In other words, these are all kinds of alimony that get assigned once you get divorced. And the first and the one that every payor is most afraid of is permanent alimony, although it’s not really called that anymore in New Jersey. It’s really called open durational alimony and this is reserved for marriages lasting over 20 years. It doesn’t have an official end date. That’s why it’s called open durational. That doesn’t mean it can’t end or won’t ever end. It just means you keep paying until the court says you don’t have to do it anymore. And that could be for a long time and we’ll get to that in a bit. Just to understand for now that open durational alimony is not really for short or intermediate term marriages. That is you know those under 20 years. But, and there’s always a but in these situations, it can be sometimes for a marriage that is shorter than 20 years.
There is an exception that says you can get open durational alimony where you can demonstrate exceptional circumstances. In fact, one of the themes you’re going to find in family court, in New Jersey and in spousal support in particular is that everything is open to judicial discretion. So when it comes to awarding permanent alimony or not for marriage is shorter than 20 years. Judges look at the extent to which one party is dependent on another, whether the other spouse had to give up a career or other career opportunities, whether they supported the career of this, of the payor spouse, things like that. There are certain enumerated factors and then on top of that there’s always this catchall with these things that says the judge can consider anything else in his mind that he considers to be equitable, which just means whatever the judge seems to think is fair at that moment.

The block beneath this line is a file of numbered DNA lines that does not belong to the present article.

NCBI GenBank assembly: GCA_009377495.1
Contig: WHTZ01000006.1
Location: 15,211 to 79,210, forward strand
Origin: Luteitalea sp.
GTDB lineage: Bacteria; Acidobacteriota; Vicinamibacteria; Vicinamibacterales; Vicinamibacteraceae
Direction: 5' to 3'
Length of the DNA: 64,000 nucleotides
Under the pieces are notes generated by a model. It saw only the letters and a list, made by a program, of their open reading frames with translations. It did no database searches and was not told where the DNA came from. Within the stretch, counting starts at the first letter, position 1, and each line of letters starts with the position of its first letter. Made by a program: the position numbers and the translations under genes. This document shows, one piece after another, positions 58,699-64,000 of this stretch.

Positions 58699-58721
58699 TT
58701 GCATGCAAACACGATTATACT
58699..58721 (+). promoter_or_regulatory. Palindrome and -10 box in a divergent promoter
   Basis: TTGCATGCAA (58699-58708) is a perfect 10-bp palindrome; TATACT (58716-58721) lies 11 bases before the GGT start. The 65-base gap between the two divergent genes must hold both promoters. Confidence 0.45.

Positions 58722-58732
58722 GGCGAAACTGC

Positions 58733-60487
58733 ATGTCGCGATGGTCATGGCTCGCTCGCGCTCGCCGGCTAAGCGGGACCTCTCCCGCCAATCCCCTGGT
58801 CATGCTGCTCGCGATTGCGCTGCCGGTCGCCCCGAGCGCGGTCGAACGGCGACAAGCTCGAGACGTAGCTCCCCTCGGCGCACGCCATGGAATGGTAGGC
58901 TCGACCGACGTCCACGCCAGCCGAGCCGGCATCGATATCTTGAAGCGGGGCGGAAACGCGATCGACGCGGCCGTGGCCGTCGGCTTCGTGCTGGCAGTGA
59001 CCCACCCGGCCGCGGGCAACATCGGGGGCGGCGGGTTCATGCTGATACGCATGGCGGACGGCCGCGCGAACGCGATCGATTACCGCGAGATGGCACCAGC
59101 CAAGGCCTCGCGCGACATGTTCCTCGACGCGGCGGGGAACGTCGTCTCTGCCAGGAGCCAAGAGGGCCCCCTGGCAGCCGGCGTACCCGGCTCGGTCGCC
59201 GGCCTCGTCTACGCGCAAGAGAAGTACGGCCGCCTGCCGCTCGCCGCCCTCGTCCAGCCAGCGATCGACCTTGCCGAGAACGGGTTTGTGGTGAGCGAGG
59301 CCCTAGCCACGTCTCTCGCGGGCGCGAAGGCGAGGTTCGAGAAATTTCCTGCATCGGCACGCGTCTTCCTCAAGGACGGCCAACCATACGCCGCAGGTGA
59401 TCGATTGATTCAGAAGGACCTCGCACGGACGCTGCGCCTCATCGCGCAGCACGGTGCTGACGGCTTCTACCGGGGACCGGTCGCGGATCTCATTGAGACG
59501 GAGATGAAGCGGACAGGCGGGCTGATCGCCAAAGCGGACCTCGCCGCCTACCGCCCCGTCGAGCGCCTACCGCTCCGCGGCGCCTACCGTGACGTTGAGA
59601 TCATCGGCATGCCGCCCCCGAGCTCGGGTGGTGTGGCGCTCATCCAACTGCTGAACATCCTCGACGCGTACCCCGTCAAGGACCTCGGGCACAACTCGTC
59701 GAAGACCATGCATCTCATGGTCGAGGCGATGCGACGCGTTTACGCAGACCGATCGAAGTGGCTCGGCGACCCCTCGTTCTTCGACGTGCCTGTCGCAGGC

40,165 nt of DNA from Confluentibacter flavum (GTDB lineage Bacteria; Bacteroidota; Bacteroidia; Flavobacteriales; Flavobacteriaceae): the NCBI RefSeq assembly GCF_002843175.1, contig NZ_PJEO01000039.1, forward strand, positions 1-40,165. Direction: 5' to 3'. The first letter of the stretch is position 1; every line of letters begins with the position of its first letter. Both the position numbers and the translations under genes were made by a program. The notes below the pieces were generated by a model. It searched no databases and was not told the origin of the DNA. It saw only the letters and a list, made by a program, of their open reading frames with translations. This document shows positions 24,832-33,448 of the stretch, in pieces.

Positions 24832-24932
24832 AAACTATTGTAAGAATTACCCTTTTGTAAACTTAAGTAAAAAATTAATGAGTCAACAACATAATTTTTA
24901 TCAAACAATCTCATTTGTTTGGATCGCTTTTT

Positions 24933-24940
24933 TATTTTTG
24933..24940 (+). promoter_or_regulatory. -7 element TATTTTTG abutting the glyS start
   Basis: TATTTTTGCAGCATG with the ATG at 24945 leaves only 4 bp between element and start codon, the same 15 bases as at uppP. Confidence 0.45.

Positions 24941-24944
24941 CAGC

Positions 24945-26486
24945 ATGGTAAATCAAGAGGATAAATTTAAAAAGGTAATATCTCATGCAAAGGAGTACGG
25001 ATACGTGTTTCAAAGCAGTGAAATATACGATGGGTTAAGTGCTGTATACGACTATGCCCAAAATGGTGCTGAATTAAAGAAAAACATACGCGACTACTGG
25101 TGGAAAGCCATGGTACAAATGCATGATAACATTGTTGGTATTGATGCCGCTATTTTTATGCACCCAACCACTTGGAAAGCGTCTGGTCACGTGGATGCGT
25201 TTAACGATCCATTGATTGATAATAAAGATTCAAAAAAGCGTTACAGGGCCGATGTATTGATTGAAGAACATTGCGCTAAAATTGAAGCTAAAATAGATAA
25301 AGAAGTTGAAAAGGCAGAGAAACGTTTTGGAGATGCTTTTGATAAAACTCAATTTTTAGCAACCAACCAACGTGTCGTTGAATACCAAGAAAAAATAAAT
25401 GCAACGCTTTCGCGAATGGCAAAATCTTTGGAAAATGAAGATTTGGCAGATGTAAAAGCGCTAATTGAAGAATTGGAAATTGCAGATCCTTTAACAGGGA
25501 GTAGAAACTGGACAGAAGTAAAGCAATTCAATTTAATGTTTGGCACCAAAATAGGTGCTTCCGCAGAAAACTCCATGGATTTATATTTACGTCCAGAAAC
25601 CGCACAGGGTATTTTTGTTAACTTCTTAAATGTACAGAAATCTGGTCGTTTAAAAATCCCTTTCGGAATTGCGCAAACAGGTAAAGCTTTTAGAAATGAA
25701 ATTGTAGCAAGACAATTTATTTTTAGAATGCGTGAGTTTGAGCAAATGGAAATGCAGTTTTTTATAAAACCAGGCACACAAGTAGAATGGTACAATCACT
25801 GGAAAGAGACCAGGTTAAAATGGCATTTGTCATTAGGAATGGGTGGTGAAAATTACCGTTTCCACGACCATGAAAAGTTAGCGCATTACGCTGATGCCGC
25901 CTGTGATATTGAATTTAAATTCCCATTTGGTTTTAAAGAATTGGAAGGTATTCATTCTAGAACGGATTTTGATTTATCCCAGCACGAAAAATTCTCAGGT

If you saw my video on prenups, you might remember that family court is a court of equity, not a court of law, so judges have broad discretion to do whatever they think is fair. Anyway, the basic idea of open durational slash permanent alimony is it’s really for longer term marriages of 20 years or more, but you can get it for shorter marriages under exceptional circumstances and I would add that even within that group, the longer the marriage, the greater the odds that there’s going to be at an award of permanent alimony.
Now that’s, that is in contrast to the third kind of alimony, which is called limited duration alimony or sometimes term alimony. This is alimony. That’s just for a specific period of time. It’s for marriages that are fewer than 20 years and the rule is that unless you have exceptional circumstances, the length of the alimony obligation can’t exceed the length of the marriage.